What Month Hydrangeas Bloom


Do hydrangeas have a continuous spring and summer bloom?

There are many different varieties and shades of hydrangeas (Hydrangea macrophylla). Some hydrangeas start to bloom in the spring and stop in the middle of the summer, while others start to bloom and keep on blooming until the end of the season. Some hydrangeas only flower on young wood, while others only do so on aged wood. The best approach to guarantee that you’ll see flowers all summer long is to select one or more varieties with contrasting traits. Although hydrangeas enjoy the heat and sunlight of the summer, they still require the kind of tender love that will prevent them from wilting when you want them to bloom.

How many weeks do hydrangeas bloom?

All varieties of hydrangeas bloom all through the growing season. While the plants continue to produce new blooms to replace the old ones, individual blooms might remain for weeks. To stimulate the plants to produce new flowers, the majority of gardeners cut away old, spent blossoms.

Do hydrangeas like shade or the sun?

With the ideal balance of morning sun and afternoon shade, hydrangeas flourish. Even the sun-loving Hydrangea paniculata will thrive in some shade. Some hydrangea cultivars may survive complete shadow, though.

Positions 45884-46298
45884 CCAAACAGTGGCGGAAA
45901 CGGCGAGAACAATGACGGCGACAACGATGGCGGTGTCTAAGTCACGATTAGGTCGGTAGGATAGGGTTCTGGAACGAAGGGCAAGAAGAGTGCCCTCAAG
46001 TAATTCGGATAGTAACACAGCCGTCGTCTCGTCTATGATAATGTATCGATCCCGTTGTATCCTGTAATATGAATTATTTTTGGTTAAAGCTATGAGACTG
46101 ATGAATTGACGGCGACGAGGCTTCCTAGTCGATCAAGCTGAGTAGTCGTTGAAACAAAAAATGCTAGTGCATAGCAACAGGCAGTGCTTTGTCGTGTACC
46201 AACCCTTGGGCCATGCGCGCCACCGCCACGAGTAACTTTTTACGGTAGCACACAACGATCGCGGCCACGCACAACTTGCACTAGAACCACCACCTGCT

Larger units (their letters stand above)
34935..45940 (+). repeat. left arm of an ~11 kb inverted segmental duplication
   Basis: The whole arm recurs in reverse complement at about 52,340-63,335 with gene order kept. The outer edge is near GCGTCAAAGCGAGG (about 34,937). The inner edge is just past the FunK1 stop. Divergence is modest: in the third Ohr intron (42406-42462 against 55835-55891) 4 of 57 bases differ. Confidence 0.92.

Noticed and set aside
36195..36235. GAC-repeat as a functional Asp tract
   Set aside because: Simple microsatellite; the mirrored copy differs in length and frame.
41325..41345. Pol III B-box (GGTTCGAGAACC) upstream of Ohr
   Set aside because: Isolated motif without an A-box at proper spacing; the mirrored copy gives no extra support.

The oakleaf hydrangea, also known as hydrangea quercifolia, is a substantial species of hydrangea that may reach heights of up to eight feet. In a shade garden, this big bush makes a beautiful backdrop. The height will provide excellent midsummer seclusion. Oakleaf hydrangeas are summer bloomers with mostly white blooms, elegant oakleaf-shaped leaves, and lovely peeling bark.

Hydrangea anomala ssp. petiolaris is another choice for full shade. This climbing species, which has lacy, white blossoms in the summer, can reach a height of 50 feet if it is given adequate support. The foliage is a rich shade of green and would look wonderful growing up a tree trunk or covering the face of a building. It would also look lovely covering the roof of a garden shed.

Full shade cultivars require the same upkeep as partial shade. In the deeper shade, it will be especially crucial to keep the plants free of leaf litter and with excellent airflow. Water your plant once a week after it has become established. Keep a watch on the leaves, and if you notice any drooping, especially during the hot summer months, water them right away. The importance of this increases in hotter regions.

These leaves’ unique shape would be a lovely complement to Hosta leaves. The white blossoms would contrast nicely with the lighter hues of your shady blooms and provide some brilliant brightness to your shaded locations.

Shade Varieties

There are a few different hydrangea cultivars that thrive in the shade. Some types can even thrive in zones 3 (which doesn’t warm up until later in the spring), which is one of the coldest growing regions. Let’s examine some of the best shade selections!